Privacy in the 21st Century

Privacy in our lives is something that humans have always cherished since the dawn of mankind. That is the prime reason why houses even have walls. But, with the advent of technology and then its ability to transmit information globally after the development of the internet, Issues related to our privacy have moved onto bigger platforms. Internet and technology have made handling and sharing information so much easier, but with that has also made accessing them a lot easier. That includes access by people whom you don’t want in possession of your information.


These days, every inch of our lives are being digitized and recorded. Whether it is our fingerprints, our home addresses, our bank details and even our health details; they are all available online. These kinds of information have become necessary as some online portals now demand them to make relevant kind of transactions. Our bio-metrics information is now used to allow us access to buildings and to monitor our attendance.



Now with the upcoming drone technology, it will become even more complicated to keep outsiders from snooping into our private lives.


Ways our privacy are affected

People underestimate that how much our information is already being shared online. We may have heard about WikiLeaks and Edward Snowden files, but here are a few ways in which our own information is being monitored:


Social Media: Social media sites are known for sharing our information regarding our interests, hobbies and like to companies who then target such people with advertisements catered towards their likings.


Surveillance Cameras: They are everywhere. Whether you are in the office, shopping in a mall or just walking down the road; surveillance cameras are monitoring you everywhere you go. And as the years go by, they are also being equipped with facial recognition software which would identify and track you anywhere.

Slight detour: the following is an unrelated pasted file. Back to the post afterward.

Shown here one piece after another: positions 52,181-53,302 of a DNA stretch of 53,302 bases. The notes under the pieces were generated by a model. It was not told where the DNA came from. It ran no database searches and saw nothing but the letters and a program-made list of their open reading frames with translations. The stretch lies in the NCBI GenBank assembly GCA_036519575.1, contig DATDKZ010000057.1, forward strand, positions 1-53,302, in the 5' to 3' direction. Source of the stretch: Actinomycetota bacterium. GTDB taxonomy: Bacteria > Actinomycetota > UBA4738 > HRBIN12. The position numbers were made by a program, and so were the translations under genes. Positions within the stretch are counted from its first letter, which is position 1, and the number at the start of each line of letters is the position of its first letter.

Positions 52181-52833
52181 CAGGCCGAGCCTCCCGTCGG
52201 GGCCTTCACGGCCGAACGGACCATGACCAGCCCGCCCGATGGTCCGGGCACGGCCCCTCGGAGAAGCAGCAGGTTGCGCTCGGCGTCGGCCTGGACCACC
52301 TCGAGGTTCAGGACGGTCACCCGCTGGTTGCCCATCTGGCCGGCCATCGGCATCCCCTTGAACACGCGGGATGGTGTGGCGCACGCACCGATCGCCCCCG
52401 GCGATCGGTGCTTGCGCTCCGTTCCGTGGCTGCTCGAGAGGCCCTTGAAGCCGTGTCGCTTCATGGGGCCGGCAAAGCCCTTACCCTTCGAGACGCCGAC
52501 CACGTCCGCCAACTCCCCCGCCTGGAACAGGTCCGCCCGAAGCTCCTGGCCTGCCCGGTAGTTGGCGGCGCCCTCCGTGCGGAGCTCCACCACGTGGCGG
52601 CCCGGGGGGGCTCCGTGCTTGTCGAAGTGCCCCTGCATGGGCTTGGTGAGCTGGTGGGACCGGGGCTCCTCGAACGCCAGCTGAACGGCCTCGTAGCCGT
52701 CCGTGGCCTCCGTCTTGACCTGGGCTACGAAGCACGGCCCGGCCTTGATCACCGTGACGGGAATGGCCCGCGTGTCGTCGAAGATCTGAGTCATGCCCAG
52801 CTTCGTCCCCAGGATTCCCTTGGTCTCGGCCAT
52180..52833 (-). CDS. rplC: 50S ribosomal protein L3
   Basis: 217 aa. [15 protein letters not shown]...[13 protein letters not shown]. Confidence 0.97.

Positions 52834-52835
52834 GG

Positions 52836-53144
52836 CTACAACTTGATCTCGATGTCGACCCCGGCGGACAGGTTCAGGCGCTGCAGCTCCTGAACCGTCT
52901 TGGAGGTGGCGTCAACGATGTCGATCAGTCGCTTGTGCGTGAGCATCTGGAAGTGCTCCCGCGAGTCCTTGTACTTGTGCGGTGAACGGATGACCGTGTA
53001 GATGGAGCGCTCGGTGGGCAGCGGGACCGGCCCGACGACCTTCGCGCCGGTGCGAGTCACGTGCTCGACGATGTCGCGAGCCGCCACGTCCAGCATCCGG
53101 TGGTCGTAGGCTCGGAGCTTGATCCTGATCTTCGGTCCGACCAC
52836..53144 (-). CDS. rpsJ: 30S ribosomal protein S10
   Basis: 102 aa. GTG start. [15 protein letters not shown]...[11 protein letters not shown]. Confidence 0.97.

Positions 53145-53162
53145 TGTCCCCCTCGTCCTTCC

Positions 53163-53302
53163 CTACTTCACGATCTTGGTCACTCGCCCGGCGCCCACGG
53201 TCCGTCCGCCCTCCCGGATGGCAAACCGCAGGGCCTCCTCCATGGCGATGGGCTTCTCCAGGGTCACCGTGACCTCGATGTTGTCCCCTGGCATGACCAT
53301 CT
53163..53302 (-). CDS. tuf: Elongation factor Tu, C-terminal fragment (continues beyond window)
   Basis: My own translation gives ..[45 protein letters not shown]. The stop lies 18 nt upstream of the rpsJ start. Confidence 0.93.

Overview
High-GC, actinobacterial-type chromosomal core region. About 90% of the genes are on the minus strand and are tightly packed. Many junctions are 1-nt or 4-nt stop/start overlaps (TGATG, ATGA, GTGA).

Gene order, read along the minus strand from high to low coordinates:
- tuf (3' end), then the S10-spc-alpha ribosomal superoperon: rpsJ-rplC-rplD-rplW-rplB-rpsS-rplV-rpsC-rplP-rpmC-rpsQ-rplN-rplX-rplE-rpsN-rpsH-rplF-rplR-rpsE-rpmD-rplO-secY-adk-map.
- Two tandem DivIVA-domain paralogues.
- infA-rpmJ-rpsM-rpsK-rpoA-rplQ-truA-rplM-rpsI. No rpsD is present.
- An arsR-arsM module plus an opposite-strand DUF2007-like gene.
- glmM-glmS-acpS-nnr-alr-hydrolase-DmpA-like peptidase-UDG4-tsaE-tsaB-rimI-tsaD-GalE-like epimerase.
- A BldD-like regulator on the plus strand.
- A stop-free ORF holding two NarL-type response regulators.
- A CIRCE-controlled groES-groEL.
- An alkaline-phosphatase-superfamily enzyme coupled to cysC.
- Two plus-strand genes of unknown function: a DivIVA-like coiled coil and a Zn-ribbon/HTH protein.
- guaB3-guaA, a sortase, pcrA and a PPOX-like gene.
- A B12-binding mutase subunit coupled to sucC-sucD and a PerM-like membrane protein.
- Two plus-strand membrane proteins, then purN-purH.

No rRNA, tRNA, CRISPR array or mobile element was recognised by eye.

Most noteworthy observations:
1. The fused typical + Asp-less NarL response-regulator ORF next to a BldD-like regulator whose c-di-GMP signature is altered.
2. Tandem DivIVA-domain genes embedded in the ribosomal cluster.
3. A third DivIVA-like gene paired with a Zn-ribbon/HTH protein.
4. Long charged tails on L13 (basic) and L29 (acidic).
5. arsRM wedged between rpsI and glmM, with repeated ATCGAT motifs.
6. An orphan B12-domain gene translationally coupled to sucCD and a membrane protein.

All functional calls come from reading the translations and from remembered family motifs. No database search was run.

National Identifications: Some of us may have heard of Aadhar Card. Indian govt’s UIDAI demands retina scans, fingerprints, mobile numbers and home addresses to give this type of card. Any lax or breach of security in UIDAI servers and crackers will have access to sensitive information of about a billion people.


Cookies: Every time you visit a website, it leaves behind cookies which act as an online footprint of yours. It is evidence that you had been on that site. This information can be easily sold to corporations to direct their advertisements to you.


Medical Records: Medical institutions might share your personal medical records abstract with others like food companies without your consent. They may not target individuals, but if they find out for example that a large number of people in a particular area are suffering from diabetes, they might introduce products that are specifically catered towards diabetic people.


Dating websites:  A very famous (or infamous) dating website Ashley Madison was hacked in 2015, in which details of thousands of users were leaked online. This was a website in which married people registered to have extra-marital liaisons with other people. If this can happen to this website, it can happen to other websites.


What is the need of the hour?

With the growing accessibility and assimilation of technology into our private lives, more laws are needed to be introduced to protect our information from leaking out to the public. All the relevant laws of the world are in need of revision where technology and the internet are taken into consideration.


Along with all the legal and legislative work, the companies and service providers should also provide some sort of transparency with regards to their user and information sharing policies so that we know what we are signing onto.


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